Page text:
Date of Submission


Degree Type


Degree Name

Doctor of Psychology (PsyD)



Department Chair

Robert A DiTomasso, PhD, ABPP, Chair, Department of Psychology

First Advisor

Beverly White, PsyD, Chairperson

Second Advisor

Stephen R Poteau, PhD

Third Advisor

Kevin C O'Leary, PsyD


The current study investigated the relationship between self-efficacy, resilience, perceived parental rearing and the use of adaptive or maladaptive coping strategies. The Brief Coping Orientation to Problems Experienced Inventory (Brief COPE; Carver, 1997) was used to assess participant's coping styles. The General Self-Efficacy Scale (GSES; Schwarzer & Jerusalem, 1995) was utilized to assess a participant’s self-efficacy. The Brief Resilience Scale (BRS, Smith et al., 2008) was used to measure resilience, and the Parental Authority Questionnaire (PAQ; Buri (1991) was used to assess perceived parental rearing. A between-subjects design with two multiple regressions was used to evaluate the relationship between these factors. One hundred and twenty nine participants participated in the study. Results of the study found that participants who reported low self-efficacy, low self-esteem and low resilience utilized maladaptive coping strategies. Results, however, did not support the idea that perceived authoritarian or permissive parental rearing influenced maladaptive coping. Additionally, results did not support the hypothesis that high self-efficacy, high self-esteem, high resilience or perceived authoritative parental rearing resulted in adaptive coping. Findings from this study highlight the need for interventions aimed at increasing individuals’ self-efficacy, self-esteem and resilience in order to aid individuals in using more adaptive coping strategies. Findings from this study also highlight the difficulties that arise when attempting to dichotomize coping; they also highlight the need for future research to examine specific stressors and look qualitatively at how individuals deal with those specific stressors.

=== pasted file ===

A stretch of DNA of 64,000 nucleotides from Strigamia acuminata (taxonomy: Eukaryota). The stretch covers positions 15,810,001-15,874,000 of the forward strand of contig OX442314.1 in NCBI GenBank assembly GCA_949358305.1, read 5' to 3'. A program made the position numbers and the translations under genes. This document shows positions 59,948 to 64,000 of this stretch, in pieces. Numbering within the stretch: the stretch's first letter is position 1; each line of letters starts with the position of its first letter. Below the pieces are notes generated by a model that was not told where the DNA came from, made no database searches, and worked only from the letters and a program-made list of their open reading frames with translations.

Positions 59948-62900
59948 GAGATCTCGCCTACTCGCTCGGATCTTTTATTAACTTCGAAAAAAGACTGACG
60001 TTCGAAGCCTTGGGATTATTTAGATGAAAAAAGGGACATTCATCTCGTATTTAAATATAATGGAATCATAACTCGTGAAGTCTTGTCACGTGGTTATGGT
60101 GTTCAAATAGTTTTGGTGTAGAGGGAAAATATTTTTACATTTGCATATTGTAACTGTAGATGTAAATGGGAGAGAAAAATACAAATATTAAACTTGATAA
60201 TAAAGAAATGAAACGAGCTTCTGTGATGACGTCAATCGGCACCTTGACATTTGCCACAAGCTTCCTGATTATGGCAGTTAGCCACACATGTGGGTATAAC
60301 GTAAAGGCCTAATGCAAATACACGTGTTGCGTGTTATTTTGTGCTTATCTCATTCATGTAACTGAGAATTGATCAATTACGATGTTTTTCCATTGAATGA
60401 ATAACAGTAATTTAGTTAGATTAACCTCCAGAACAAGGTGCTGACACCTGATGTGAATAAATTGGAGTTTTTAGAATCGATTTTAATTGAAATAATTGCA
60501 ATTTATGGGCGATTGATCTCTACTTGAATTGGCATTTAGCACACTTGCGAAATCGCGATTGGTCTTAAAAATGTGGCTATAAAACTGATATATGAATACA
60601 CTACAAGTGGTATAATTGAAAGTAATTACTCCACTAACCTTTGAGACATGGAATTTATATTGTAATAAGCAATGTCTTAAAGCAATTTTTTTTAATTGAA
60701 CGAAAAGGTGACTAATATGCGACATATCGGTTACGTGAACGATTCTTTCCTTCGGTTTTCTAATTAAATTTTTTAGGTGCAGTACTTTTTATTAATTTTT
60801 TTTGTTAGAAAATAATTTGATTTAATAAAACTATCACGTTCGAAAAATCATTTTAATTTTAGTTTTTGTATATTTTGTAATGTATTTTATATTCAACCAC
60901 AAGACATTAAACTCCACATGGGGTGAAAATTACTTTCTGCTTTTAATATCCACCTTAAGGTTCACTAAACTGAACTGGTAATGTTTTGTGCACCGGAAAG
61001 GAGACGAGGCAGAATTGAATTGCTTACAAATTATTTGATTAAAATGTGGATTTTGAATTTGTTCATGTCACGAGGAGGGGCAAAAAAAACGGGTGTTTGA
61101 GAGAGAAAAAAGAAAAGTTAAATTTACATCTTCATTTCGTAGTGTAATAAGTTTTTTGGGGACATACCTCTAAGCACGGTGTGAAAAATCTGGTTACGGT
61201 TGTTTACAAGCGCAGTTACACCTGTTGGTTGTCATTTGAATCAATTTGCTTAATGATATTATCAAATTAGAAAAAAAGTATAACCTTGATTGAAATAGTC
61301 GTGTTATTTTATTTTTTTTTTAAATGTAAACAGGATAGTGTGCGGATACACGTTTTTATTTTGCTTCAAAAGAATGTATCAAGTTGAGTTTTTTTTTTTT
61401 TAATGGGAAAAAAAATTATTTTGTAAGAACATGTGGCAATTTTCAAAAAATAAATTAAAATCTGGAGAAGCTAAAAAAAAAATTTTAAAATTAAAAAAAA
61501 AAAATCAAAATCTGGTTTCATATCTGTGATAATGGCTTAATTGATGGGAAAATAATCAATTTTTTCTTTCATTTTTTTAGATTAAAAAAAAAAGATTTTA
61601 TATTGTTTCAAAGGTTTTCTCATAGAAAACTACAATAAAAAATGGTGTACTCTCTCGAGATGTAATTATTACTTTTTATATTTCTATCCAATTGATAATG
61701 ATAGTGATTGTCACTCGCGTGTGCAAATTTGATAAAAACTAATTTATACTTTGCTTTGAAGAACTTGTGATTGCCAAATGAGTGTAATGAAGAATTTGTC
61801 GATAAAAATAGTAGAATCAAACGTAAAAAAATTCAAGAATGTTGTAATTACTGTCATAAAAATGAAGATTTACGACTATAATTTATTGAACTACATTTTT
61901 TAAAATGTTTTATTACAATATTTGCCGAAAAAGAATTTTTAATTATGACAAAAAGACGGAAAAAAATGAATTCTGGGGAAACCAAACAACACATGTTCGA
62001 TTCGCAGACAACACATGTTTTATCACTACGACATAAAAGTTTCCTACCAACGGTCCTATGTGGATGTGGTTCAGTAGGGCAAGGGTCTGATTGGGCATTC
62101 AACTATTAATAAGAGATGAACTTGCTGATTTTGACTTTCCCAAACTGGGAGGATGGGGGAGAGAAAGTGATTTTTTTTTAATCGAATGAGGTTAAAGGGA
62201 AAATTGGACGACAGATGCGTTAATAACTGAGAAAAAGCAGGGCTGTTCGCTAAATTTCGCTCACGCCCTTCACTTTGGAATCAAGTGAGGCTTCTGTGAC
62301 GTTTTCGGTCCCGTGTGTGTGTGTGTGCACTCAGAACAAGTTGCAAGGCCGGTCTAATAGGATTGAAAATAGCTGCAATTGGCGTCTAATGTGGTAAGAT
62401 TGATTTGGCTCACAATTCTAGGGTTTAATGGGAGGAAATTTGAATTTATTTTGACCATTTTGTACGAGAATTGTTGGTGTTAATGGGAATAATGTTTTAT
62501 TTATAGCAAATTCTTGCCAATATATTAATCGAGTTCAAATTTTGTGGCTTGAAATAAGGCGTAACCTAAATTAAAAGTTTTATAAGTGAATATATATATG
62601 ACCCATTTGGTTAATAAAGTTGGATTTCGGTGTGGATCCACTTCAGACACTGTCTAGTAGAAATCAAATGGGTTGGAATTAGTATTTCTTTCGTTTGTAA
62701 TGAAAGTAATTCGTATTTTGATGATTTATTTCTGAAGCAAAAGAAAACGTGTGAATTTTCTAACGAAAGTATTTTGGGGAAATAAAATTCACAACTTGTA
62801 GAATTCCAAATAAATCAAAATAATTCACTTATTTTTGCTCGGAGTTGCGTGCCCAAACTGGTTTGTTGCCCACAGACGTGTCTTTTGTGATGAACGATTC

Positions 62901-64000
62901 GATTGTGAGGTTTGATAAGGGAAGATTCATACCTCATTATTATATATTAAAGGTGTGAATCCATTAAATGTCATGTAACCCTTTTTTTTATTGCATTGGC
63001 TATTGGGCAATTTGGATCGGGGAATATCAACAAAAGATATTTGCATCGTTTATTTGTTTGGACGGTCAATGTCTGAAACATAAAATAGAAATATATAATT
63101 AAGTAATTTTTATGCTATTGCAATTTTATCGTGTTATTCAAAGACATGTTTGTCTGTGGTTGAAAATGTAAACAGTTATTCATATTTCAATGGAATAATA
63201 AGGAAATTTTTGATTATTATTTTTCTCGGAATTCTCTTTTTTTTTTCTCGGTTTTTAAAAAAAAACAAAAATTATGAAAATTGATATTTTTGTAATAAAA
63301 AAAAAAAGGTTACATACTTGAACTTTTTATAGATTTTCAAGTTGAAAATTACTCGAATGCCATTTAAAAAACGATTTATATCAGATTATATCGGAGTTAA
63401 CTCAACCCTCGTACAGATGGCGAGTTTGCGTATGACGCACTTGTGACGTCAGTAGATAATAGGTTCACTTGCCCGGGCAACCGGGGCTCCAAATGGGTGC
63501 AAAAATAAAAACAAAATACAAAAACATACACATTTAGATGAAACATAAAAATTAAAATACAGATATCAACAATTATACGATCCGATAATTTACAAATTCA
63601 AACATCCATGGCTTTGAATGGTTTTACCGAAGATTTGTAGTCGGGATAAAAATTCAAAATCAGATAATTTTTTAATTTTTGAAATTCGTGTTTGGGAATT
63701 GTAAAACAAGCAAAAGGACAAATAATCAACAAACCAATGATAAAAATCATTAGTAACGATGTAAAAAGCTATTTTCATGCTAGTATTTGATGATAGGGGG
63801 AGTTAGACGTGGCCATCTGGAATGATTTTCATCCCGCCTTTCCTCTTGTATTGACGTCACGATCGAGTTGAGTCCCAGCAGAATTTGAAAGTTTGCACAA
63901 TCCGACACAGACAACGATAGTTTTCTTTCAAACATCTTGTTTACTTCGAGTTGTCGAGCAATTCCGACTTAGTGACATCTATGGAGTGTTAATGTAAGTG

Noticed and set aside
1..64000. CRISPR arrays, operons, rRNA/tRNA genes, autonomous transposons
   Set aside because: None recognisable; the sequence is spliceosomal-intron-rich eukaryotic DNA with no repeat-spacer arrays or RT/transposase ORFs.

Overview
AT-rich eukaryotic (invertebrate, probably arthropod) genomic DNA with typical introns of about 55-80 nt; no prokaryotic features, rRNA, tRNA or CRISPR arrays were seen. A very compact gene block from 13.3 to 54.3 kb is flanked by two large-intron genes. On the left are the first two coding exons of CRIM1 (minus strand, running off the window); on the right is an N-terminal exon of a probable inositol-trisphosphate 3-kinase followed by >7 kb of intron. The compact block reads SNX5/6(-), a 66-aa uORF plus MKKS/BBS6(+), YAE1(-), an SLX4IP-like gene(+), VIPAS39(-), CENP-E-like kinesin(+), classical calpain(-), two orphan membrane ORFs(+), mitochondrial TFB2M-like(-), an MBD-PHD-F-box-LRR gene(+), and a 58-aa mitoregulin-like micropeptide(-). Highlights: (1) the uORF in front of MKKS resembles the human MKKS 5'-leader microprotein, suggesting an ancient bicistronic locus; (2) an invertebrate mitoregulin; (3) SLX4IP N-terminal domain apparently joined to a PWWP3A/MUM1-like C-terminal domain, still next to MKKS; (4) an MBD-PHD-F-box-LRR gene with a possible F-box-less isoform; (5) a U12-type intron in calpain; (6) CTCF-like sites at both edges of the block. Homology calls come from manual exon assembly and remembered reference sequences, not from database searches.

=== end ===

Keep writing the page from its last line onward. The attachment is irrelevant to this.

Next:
Included in

Psychology Commons